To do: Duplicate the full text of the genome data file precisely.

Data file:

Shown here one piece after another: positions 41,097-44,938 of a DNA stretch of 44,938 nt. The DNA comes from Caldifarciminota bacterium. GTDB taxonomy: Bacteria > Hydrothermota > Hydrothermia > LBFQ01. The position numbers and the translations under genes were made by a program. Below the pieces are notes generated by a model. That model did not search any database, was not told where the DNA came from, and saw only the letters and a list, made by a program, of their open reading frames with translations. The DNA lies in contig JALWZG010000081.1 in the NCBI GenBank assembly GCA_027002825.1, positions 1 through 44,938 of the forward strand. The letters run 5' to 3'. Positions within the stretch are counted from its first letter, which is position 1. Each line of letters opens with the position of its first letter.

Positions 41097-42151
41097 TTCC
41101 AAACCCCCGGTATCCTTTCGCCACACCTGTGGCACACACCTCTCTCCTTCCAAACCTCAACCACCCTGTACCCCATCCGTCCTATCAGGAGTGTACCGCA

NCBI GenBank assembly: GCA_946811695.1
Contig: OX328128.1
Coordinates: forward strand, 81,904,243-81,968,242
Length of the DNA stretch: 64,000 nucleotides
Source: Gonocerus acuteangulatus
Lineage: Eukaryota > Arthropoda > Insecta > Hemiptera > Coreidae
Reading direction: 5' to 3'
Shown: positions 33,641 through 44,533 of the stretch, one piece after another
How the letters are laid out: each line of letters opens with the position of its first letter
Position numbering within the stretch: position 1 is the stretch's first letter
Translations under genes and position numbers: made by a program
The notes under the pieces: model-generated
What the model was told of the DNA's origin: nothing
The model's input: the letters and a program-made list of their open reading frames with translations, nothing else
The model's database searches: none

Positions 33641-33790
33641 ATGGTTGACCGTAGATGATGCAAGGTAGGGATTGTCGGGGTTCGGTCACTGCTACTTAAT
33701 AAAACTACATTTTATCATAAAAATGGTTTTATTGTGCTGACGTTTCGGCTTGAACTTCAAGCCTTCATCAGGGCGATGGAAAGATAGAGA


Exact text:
Shown here one piece after another: positions 41,097-44,938 of a DNA stretch of 44,938 nt. The DNA comes from Caldifarciminota bacterium. GTDB taxonomy: Bacteria > Hydrothermota > Hydrothermia > LBFQ01. The position numbers and the translations under genes were made by a program. Below the pieces are notes generated by a model. That model did not search any database, was not told where the DNA came from, and saw only the letters and a list, made by a program, of their open reading frames with translations. The DNA lies in contig JALWZG010000081.1 in the NCBI GenBank assembly GCA_027002825.1, positions 1 through 44,938 of the forward strand. The letters run 5' to 3'. Positions within the stretch are counted from its first letter, which is position 1. Each line of letters opens with the position of its first letter.

Positions 41097-42151
41097 TTCC
41101 AAACCCCCGGTATCCTTTCGCCACACCTGTGGCACACACCTCTCTCCTTCCAAACCTCAACCACCCTGTACCCCATCCGTCCTATCAGGAGTGTACCGCA

NCBI GenBank assembly: GCA_946811695.1
Contig: OX328128.1
Coordinates: forward strand, 81,904,243-81,968,242
Length of the DNA stretch: 64,000 nucleotides
Source: Gonocerus acuteangulatus
Lineage: Eukaryota > Arthropoda > Insecta > Hemiptera > Coreidae
Reading direction: 5' to 3'
Shown: positions 33,641 through 44,533 of the stretch, one piece after another
How the letters are laid out: each line of letters opens with the position of its first letter
Position numbering within the stretch: position 1 is the stretch's first letter
Translations under genes and position numbers: made by a program
The notes under the pieces: model-generated
What the model was told of the DNA's origin: nothing
The model's input: the letters and a program-made list of their open reading frames with translations, nothing else
The model's database searches: none

Positions 33641-33790
33641 ATGGTTGACCGTAGATGATGCAAGGTAGGGATTGTCGGGGTTCGGTCACTGCTACTTAAT
33701 AAAACTACATTTTATCATAAAAATGGTTTTATTGTGCTGACGTTTCGGCTTGAACTTCAAGCCTTCATCAGGGCGATGGAAAGATAGAGA